International workshop focuses on controlled delivery strategy against forest and wildlife crime
SHANGHAI, China ― The first international workshop on Establishing a Network of Controlled Delivery Units for Forest and Wildlife Law Enforcement brought together 50 representatives from customs, police, prosecution and specialized agencies from 19 countries across Africa and Asia.
With the meeting organized by the World Customs Organization (WCO) under the auspices of the International Consortium on Combating Wildlife Crime (ICCWC) supported by INTERPOL, participants at the three-day workshop (7-9 December) agreed a number of recommendations to address the legislative, capacity and operational aspects of controlled deliveries.
The interception of smuggled commodities, including wildlife and wildlife products, prevents illegal goods from reaching consumers or black markets. However, interception in many cases leads only to the arrest of 'mules' or couriers and seldom to the arrest and conviction of those criminals who direct and organize the smuggling.
By allowing the contraband to continue its journey in a 'controlled' manner, authorities can gather evidence at each point in the chain and, eventually, identify, arrest, and prosecute those who are involved in the shipment.
Engaging in such 'controlled deliveries' enables enforcement agencies to monitor the supply and distribution to manufacturers and retailers or individual consumers. Investigations at these final stages will often uncover evidence to identify actors at all stages of the poaching and trafficking operation.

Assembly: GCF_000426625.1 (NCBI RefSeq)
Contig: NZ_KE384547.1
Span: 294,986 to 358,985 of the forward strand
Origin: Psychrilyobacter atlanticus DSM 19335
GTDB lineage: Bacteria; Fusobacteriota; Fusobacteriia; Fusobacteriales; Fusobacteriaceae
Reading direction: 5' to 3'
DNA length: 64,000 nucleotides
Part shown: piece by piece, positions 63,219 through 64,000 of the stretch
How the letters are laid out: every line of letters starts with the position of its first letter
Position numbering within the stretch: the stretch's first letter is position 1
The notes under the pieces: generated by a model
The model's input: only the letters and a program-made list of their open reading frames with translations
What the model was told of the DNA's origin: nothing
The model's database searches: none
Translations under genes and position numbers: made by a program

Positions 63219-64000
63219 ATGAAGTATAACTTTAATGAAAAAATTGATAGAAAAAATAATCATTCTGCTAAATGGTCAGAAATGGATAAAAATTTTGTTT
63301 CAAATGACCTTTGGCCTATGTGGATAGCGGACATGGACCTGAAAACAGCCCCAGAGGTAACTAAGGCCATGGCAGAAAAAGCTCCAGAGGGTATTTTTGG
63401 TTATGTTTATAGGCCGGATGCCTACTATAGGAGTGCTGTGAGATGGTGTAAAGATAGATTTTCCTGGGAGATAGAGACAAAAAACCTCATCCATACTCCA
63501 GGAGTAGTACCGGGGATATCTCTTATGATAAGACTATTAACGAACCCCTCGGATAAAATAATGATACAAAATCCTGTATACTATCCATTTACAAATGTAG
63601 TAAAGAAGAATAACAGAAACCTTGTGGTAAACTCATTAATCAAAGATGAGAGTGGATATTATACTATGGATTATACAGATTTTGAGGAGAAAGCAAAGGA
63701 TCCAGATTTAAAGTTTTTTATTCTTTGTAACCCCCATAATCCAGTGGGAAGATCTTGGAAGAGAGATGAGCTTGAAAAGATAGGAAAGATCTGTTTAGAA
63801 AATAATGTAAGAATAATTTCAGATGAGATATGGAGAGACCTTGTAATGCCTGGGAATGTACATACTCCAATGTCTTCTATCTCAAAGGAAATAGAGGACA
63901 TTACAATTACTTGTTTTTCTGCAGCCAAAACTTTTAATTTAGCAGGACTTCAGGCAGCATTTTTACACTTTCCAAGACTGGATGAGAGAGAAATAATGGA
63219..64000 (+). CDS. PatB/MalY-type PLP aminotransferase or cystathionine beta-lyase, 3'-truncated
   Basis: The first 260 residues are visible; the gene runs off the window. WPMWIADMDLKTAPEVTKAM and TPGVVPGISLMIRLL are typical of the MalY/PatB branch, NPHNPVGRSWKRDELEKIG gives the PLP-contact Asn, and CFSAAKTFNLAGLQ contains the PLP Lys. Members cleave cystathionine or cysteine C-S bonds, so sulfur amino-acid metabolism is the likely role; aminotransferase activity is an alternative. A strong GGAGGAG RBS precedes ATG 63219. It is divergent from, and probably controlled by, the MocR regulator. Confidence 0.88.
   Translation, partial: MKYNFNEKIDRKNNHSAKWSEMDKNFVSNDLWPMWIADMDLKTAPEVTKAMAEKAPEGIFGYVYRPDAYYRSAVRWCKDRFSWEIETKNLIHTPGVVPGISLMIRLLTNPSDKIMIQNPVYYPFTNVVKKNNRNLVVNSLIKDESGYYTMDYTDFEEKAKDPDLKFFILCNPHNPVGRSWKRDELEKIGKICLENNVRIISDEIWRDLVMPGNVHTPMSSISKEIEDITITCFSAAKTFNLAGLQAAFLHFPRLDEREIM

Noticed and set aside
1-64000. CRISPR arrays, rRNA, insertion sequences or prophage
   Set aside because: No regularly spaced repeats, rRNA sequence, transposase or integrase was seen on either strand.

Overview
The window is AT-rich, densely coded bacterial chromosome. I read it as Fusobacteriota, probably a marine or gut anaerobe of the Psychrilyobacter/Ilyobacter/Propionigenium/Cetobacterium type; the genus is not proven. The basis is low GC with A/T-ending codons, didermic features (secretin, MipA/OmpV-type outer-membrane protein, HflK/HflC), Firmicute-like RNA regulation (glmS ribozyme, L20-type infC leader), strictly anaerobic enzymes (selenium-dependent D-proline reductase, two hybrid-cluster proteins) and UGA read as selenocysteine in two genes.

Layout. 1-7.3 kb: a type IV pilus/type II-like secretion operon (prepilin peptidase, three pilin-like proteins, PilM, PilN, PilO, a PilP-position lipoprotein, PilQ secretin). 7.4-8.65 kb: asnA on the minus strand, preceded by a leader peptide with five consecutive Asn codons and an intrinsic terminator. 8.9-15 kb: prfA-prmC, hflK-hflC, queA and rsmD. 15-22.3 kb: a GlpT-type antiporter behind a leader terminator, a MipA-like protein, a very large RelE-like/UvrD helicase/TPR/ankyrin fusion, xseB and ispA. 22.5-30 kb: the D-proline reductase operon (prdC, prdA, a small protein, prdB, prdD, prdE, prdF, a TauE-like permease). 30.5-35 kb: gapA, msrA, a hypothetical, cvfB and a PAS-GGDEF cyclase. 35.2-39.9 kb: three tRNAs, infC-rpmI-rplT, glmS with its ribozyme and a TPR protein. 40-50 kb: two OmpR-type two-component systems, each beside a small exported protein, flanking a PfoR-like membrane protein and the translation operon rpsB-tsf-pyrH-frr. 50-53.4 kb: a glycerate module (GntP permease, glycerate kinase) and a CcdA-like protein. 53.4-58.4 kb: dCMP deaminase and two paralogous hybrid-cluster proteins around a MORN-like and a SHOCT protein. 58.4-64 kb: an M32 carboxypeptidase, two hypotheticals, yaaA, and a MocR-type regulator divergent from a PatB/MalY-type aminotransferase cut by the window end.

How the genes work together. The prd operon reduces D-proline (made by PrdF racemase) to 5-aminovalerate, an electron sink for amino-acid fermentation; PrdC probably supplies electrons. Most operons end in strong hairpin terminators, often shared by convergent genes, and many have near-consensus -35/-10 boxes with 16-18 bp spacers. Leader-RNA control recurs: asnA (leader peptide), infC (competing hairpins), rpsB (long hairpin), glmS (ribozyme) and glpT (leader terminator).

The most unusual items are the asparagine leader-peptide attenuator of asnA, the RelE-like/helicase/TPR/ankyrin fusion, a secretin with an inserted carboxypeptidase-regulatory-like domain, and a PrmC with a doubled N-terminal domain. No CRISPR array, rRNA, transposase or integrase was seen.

“INTERPOL strongly supports this collaborative initiative by the ICCWC to bring together enforcement agencies to combat transnational wildlife crime. INTERPOL stands by to assist countries and partner organizations through its network of 190 member countries and I-24/7 police communications systems,” said INTERPOL’s Acting Executive Director for Police Services, Bernd Rossbach.
Alongside other ICCWC members at the workshop― the Convention on International Trade in Endangered Species of Wild Fauna and Flora (CITES), the United Nations Office on Drugs and Crime (UNODC), the WCO and the World Bank ― Justin Gosling from INTERPOL’s Environmental Crime Programme provided specialist training input and reaffirmed the importance of the organizations cooperating under the framework of the newly-formed ICCWC.
The countries represented at the conference included Cameroon, China and its Hong Kong Special Administrative Region, Ethiopia, India, Indonesia, Kenya, Laos, Malaysia, Mozambique, Nepal, Nigeria, the Philippines, South Africa, Thailand, Uganda, the United Arab Emirates, Tanzania and Vietnam.